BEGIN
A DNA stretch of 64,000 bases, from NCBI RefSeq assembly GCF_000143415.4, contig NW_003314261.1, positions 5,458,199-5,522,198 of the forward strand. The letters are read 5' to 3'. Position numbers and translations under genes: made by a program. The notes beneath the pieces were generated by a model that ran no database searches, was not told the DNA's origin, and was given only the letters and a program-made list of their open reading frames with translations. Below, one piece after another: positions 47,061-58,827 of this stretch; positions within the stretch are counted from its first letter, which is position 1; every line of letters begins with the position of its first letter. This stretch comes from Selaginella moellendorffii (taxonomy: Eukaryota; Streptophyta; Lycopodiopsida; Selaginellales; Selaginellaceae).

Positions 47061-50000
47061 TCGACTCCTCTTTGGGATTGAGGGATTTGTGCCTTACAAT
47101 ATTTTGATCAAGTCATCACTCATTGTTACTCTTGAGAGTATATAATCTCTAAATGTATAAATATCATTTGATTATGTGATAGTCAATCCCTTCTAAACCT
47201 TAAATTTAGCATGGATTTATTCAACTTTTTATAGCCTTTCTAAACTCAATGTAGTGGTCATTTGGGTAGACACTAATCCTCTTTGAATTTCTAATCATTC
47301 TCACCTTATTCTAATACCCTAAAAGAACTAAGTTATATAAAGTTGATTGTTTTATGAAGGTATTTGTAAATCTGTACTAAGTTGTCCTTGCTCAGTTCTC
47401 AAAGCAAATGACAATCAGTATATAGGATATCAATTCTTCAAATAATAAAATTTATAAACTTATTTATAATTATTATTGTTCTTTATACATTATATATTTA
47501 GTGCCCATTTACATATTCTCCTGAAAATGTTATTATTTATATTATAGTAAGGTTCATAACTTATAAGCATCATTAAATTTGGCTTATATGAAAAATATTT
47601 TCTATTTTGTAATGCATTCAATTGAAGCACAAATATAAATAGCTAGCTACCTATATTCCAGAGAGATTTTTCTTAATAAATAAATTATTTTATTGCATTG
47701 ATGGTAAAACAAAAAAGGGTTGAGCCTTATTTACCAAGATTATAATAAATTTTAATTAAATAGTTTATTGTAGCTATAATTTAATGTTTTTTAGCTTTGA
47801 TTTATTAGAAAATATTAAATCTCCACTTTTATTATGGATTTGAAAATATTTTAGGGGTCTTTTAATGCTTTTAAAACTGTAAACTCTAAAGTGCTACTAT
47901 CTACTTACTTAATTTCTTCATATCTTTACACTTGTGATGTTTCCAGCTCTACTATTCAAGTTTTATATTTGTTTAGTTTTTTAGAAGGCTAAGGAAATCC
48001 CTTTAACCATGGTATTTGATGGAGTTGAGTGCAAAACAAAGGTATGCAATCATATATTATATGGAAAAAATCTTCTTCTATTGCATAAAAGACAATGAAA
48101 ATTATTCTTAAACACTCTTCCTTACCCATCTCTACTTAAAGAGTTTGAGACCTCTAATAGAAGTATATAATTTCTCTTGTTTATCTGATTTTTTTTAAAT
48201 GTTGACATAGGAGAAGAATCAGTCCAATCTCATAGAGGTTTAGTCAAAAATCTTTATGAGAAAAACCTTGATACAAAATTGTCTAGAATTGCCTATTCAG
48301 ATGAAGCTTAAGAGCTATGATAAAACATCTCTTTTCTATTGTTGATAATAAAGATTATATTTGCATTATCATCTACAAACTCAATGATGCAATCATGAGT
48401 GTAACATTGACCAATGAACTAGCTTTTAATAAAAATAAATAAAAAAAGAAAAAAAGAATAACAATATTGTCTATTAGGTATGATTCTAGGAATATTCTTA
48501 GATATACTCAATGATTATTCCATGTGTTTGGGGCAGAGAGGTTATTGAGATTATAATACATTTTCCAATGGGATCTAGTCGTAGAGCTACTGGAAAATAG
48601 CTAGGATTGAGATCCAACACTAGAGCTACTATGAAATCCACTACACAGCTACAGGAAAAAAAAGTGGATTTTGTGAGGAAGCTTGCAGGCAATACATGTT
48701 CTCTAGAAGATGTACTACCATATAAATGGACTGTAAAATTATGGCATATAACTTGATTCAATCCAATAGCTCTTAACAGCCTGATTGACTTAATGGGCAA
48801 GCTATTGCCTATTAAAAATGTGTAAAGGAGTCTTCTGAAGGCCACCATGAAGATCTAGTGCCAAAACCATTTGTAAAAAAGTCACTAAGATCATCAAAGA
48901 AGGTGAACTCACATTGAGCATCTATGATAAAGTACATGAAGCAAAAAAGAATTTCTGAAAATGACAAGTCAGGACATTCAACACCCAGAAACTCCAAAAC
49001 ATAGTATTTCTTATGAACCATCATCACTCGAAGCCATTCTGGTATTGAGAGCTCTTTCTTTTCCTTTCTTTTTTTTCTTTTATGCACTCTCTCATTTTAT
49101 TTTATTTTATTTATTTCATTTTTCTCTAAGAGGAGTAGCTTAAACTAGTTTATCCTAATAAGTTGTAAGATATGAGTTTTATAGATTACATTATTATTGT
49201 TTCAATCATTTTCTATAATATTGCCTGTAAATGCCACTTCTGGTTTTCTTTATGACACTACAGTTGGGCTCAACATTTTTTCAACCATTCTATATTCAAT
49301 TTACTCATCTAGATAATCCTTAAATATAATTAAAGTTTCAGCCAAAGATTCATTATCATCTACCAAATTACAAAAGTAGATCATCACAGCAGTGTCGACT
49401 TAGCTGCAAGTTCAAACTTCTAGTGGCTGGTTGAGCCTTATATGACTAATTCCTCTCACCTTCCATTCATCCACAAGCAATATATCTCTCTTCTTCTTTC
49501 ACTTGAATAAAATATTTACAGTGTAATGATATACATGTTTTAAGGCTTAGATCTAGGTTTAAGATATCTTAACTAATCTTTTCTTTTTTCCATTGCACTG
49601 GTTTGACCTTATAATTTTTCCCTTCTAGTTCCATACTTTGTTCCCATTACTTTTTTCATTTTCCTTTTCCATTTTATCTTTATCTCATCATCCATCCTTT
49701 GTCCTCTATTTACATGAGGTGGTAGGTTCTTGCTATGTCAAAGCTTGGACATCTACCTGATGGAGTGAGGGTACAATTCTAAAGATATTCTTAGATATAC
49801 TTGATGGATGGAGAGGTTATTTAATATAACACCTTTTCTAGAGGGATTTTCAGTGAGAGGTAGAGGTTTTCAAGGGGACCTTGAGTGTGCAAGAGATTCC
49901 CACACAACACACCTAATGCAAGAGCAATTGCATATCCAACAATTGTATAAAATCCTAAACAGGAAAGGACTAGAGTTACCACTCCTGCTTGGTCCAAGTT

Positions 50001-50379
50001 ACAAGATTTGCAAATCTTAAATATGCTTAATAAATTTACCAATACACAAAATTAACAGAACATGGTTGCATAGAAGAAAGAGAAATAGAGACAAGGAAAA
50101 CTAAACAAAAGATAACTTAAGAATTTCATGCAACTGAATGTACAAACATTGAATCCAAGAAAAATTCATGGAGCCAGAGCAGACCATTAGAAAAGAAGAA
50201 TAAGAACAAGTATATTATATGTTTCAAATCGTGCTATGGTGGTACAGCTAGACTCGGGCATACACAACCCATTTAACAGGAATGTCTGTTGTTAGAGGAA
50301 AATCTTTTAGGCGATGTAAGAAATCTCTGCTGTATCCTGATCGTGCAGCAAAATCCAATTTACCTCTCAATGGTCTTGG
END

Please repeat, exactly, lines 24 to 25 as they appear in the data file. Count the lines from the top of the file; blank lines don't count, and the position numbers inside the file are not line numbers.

49101 TTTATTTTATTTATTTCATTTTTCTCTAAGAGGAGTAGCTTAAACTAGTTTATCCTAATAAGTTGTAAGATATGAGTTTTATAGATTACATTATTATTGT
49201 TTCAATCATTTTCTATAATATTGCCTGTAAATGCCACTTCTGGTTTTCTTTATGACACTACAGTTGGGCTCAACATTTTTTCAACCATTCTATATTCAAT